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This Aug. 7, 2012, photo provided by NASA shows the next Landsat imaging satellite during testing at Orbital Science Corporation’s facility in Gilbert, Ariz. A team of nearly 140 international scientists and engineers will gather on Sept. 24-28 at the U.S. Geological Survey’s EROS Data Center near Sioux Falls, S.D., to discuss how the satellite will be used once it’s launched into space in February. The imaging satellite, which will be known as Landsat 8 once it reaches orbit, continues the mission of Landsat 7, which has been transmitting images since 1999, and Landsat 5, launched in 1984 but on its last legs. (AP Photo/NASA, Courtesy Orbital Sciences Corporation)
SIOUX FALLS, South Dakota — A fleet of picture-snapping NASA satellites that for 40 years has documented forest fires, tsunamis and everyday changes in the Earth’s geography will soon get a new member.
With Landsat 8 set for a February launch, nearly 140 scientists and engineers from more than 25 countries are scheduled to gather in South Dakota next week to discuss how to best download, process and distribute the millions of data-rich images used in agriculture, education, business and government.
Since 1972, Landsat satellites have been continuously snapping pictures across the globe as part of a 40-year mission to document the planet.
But with Landsat 7 aging and its older sibling Landsat 5 failing, a new orbiter is needed to continue the long-term data record, said Jenn Sabers, remote sensing branch chief at the U.S. Geological Survey Center for Earth Resources Observations and Science.
“One of the things we want to do is preserve that legacy by ensuring that we collect consistent data with the prior missions,” Sabers said. “Although we have that consistency, we also want to make improvements.”
The USGS Center for EROS, located in the middle of farmland north of Sioux Falls, is the main federal repository for satellite images. Officials wanted to locate the center in the middle of the U.S, and they chose South Dakota in 1970 over several other states, partly due to persistent campaigning by the late Sen. Karl Mundt.
Members of the Landsat Technical Working Group will gather at the center next week to discuss how to best use the data-packed photos from the new orbiter, which will be known as Landsat 8 once it reaches space. The team, which provides scientific and technical input to the U.S. Geological Survey and NASA, will plan how to establish reception, processing and distribution capabilities from the new satellite.
Landsat satellites help document calamities, such as forest fires and hurricanes, as well as mapping the world’s mangrove forests and tracking ice in the Antarctic. The images differ from programs such as Google Earth, as you can’t see individual homes, but are able to see larger things, such as highways, NASA says.
Sabers said Landsat 8 will work harder, capturing at least 400 scenes a day instead of 250. It will also be able to point at angles not directly below the satellite, which can greatly assist gathering data during a disaster, she said.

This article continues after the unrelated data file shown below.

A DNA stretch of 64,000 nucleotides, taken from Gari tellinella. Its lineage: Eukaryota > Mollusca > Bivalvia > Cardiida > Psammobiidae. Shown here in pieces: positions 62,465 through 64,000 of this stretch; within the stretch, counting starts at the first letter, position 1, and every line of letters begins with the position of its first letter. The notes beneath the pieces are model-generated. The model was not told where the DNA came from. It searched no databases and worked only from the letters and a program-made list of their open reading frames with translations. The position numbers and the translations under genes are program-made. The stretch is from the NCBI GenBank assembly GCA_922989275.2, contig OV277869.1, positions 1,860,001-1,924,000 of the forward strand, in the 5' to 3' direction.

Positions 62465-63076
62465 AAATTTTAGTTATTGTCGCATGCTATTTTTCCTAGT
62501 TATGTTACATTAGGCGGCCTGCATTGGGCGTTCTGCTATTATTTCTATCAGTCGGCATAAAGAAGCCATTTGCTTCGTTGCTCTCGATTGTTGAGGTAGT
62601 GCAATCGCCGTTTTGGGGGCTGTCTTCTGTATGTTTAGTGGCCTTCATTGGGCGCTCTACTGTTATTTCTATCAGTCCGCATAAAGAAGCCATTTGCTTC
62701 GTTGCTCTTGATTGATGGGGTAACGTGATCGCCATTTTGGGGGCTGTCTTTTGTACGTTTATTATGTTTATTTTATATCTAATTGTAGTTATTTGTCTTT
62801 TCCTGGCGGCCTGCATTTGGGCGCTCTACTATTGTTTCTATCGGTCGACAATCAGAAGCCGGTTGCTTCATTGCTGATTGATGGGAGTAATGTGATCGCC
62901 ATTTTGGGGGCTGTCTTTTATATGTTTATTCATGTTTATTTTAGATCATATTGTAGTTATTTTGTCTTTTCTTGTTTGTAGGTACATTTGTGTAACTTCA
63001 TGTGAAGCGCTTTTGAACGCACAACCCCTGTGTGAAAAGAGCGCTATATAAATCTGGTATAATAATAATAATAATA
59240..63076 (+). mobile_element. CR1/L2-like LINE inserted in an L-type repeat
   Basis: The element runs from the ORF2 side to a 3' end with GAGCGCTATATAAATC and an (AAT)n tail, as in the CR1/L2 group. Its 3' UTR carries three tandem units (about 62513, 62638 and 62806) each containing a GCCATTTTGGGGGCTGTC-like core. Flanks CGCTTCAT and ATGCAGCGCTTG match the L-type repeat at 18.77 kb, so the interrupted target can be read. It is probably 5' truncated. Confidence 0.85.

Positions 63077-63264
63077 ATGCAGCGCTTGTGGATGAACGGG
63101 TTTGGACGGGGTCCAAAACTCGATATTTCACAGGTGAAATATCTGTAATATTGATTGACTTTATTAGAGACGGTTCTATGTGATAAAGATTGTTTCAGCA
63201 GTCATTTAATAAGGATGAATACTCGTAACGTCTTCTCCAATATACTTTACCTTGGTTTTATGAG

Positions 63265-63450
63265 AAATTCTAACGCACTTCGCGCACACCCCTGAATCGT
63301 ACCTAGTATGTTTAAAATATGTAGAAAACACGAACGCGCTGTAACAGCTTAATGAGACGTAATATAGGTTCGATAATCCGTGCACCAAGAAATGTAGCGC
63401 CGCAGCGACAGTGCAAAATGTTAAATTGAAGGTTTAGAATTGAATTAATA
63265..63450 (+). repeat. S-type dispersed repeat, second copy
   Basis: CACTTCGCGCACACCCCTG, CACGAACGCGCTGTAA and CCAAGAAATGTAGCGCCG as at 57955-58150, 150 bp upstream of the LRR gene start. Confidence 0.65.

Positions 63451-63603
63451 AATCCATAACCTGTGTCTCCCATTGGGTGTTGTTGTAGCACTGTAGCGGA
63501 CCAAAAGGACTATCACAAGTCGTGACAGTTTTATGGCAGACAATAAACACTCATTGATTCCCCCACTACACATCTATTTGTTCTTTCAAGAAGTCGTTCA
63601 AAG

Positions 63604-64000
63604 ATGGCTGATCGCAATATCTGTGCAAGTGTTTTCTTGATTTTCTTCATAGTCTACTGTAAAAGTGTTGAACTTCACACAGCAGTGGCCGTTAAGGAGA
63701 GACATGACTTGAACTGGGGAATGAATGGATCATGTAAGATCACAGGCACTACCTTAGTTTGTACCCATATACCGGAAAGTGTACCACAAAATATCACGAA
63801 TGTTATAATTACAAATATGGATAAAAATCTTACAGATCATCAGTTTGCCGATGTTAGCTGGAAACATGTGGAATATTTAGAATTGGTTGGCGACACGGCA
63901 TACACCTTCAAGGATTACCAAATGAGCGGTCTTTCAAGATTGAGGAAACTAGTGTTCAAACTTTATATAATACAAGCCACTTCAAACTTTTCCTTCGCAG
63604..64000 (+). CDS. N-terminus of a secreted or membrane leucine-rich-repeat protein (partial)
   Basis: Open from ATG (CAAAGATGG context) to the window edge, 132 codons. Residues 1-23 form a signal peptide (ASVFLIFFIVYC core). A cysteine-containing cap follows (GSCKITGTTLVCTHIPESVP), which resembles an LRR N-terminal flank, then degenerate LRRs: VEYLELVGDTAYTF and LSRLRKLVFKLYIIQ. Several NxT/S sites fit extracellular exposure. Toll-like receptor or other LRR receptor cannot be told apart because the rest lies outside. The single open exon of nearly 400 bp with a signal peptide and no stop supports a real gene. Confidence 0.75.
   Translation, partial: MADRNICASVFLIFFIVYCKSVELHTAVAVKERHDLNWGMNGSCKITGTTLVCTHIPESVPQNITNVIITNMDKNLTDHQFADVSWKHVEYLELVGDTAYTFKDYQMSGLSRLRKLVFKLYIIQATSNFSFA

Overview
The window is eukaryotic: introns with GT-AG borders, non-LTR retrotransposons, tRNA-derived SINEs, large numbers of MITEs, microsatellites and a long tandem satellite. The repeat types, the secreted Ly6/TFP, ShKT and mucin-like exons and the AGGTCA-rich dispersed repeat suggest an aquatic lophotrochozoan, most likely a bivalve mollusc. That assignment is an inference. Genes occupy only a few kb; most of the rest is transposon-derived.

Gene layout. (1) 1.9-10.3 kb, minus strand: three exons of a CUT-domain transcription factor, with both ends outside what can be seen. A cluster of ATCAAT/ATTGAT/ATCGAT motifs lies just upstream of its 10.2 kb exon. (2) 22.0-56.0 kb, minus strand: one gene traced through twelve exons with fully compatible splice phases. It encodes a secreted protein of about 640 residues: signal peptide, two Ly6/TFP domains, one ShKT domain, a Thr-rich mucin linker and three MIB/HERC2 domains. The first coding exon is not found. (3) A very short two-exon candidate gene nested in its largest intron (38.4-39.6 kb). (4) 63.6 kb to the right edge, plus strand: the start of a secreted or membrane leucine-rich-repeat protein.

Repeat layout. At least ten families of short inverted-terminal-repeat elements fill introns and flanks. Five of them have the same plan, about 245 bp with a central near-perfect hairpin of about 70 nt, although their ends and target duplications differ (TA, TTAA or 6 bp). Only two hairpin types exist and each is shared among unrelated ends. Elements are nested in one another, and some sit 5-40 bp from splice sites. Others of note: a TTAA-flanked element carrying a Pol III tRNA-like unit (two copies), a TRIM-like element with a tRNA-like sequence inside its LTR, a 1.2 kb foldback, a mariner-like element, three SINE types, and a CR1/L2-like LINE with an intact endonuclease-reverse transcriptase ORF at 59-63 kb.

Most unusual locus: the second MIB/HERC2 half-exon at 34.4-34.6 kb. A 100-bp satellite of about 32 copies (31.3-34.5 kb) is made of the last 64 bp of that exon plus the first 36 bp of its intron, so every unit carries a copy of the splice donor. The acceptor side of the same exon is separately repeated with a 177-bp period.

“Before where the satellite would see exactly below it in the track, we can actually point the collection as well,” Sabers said. “So we can get something next to where we would normally be collecting.”
Jim Irons, NASA’s Landsat Data Continuity Mission project scientist, said Landsat 8′s sensor will offer improved sensitivity and a higher signal-to-noise ratio for more accurate land cover maps. The new technologyis like switching from a ruler marked every quarter of an inch to one marked every 1/64th or 1/128th of an inch, he said.
Landsat 8 will also allow scientists to read ocean chlorophyll in coastal regions, detect cirrus clouds and correct for atmospheric effects.
NASA launched the first Landsat satellite in 1972, and the orbiters have been sending images back to EROS ever since. Two are still orbiting the Earth.
Landsat 7, launched in 1999, operates despite a faulty scan line corrector that leaves zig-zag gaps in some images.
Landsat 5, which dates back to 1984, began showing signs of impending failure in November, prompting USGS to halt the downloading of images. Sabers said engineers resurrected an older sensor on Landsat 5 and it is sending data, but EROS is archiving the data it can’t currently process.
Landsat 6 never reached orbit after its 1993 launch because of a ruptured manifold.
The newest orbiter will hitch a ride on an Atlas 5 rocket, currently scheduled for a Feb. 11 liftoff from Vandenberg Air Force Base in San Luis Obispo, California.
Irons, who will attend the week of meetings in Sioux Falls, said scientists are excited.
“Since the launch of Landsat 1, there’s always been at least one of the Landsat satellites in operation collecting images of the global land surface,” said Irons, who is based at the Goddard Space Flight Center in Maryland.
Landsat 8, which is about the size of a compact SUV with a 30-foot(9-meter)-long deployable sheet of solar panels, is being built with a 5-year design lifespan but will be stocked with at least a 10-year supply of fuel.
NASA is in charge of building and launching the satellite before turning over operation to the USGS, though NASA also uses Landsat data for science.
Long-term plans call for another orbiter to be launched before the end of Landsat 8′s run.
“Hopefully we’ll be able to continue with the next mission after that that will extend it even further,” Sabers said.